Are you a CNA or Caregiver Looking for a Job? Click Here.
What is Neurogenic Bladder? | Generations Home Care
    Treat every contact as a friend, every client as family, and every task as an honor
    neurogenic bladder

    As we age, bladder control issues can become an embarrassing and annoying fact of life. Seniors often deal with urinary incontinence, adult diapers, or the urgent feelings that comes with an overactive bladder. And while there are many different causes for these conditions, they frequently fall under the umbrella term, neurogenic bladder.

    But before we explore this topic too deeply, we should stop for a moment and review the basic function of the bladder and urinary system.

    How Does the Bladder Work?

    The bladder is a muscular sac that squeezes to release urine through two sphincters and out the urethra.¬†While this process sounds simple, it’s actually governed by a complex system of nerves connecting the bladder, spinal cord, and brain. These nerves constantly relay messages from the brain, which tell the bladder when it should store or release urine.

    If brain, spinal cord, or nerve damage disrupts these signals, patients can often lose bladder control. And when that happens, doctors refer to is as neurogenic bladder.

    These signal disruptions are often caused by congenital birth defects, traumatic injury, or infections. But conditions like Alzheimer’s and Parkinson’s disease as well as multiple sclerosis, diabetes, and stroke all increase a person’s chance of developing neurogenic bladder, so the elderly population is at particular risk

    How Does the Bladder Malfunction?

    Neurogenic bladder typically causes two kinds of malfunctions. The bladder either becomes overactive and squeezes when it isn’t full, or it becomes under active and won’t release urine at all. In some cases, neurogenic bladder patients experience both overactive and under active bladder symptoms.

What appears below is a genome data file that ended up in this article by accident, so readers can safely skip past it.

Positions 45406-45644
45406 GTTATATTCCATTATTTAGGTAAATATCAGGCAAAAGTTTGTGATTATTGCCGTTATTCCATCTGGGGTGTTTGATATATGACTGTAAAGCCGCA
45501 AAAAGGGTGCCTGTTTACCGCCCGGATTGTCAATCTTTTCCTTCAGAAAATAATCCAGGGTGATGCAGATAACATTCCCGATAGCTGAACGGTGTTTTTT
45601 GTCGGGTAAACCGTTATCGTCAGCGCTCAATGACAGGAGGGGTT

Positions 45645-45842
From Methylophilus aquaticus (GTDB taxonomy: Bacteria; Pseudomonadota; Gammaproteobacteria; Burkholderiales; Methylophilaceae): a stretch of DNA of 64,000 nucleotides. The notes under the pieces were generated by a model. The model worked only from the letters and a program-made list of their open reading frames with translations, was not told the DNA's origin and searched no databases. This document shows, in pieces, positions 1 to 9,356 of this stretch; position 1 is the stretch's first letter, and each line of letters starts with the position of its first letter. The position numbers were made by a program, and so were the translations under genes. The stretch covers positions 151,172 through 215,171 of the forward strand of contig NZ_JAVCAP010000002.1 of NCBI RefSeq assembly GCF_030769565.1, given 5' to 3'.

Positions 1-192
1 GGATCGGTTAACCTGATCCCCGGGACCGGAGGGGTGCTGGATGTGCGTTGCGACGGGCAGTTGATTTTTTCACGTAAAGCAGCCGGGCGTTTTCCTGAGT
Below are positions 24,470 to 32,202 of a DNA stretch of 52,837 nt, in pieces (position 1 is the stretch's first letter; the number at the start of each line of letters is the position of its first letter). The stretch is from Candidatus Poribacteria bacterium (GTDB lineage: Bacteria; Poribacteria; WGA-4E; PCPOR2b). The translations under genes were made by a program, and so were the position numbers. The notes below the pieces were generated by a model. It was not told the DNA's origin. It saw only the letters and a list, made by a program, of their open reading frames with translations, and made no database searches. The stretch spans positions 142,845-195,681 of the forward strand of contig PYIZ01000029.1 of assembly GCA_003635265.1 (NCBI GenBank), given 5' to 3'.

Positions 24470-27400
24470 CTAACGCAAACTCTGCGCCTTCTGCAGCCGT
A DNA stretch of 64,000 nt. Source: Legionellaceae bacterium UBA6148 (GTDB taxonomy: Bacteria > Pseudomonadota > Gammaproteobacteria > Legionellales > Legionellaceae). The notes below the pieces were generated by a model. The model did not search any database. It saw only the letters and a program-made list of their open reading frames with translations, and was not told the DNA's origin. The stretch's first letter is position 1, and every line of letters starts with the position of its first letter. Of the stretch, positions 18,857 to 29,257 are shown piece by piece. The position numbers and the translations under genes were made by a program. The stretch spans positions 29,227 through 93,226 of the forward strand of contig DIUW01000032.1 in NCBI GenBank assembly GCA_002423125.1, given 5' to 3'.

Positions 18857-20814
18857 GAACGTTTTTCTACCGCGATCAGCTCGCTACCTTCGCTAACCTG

If neurogenic bladder isn’t treated, patients may go on to develop urine leakage, urine retention, kidney damage, or infection.

    What are the Symptoms of Neurogenic Bladder

    Neurogenic bladder causes a number of different symptoms, including:

    • Urinary tract infections
    • Incontinence
    • Frequent urination
    • Urinary retention or obstruction
    • A weak urine stream
    • Feeling like you need urgently urinate
    • Kidney stones

    These symptoms can also be caused by a number of different conditions, so to confirm a neurogenic bladder diagnosis, doctors will often conduct a number of test which may include a urine culture, cystoscopy, urodynamic testing, or MRI, x-ray or CT scans.

    Treating Neurogenic Bladder

    In most cases, lifestyle changes are the best treatment for the effects of neurogenic bladder. These might include eliminating certain bladder irritating foods or certain performing exercises that help strengthen weak bladders.

    Other more invasive treatments include prescription drugs or nerve stimulation procedures. Some neurogenic bladder patients use continuous or intermittent catheterization, while others opt for surgical interventions that increase the size of the bladder or repair damages urinary sphincters.

    The course of treatment often depends on the severity of the condition, so consult with your doctor about all your available treatment options.

    Incontinence and Home Care

    Because incontinence is such a common part of aging, Generations Home Care offers incontinence care as part of our regular caregiving services. So if you or someone you love lives in the greater Phoenix area, requires at home care, and is suffering from the effects of neurogenic bladder, our trained caregivers can help.

    Contact us today by phone at 602-595-HOME (4663) or online by completing the form on our contact page. Once you’ve made contact, we can work together to create your customized care plan and to provide a free quote.

    Bladder control issues can be embarrassing but they don’t have to be humiliating. Especially if you’re working with a qualified and empathetic caregiver who’s always there to help.

    About the author - Generations Home Care

    Gout Linked to Higher Dementia Risk Personal Finance and Dementia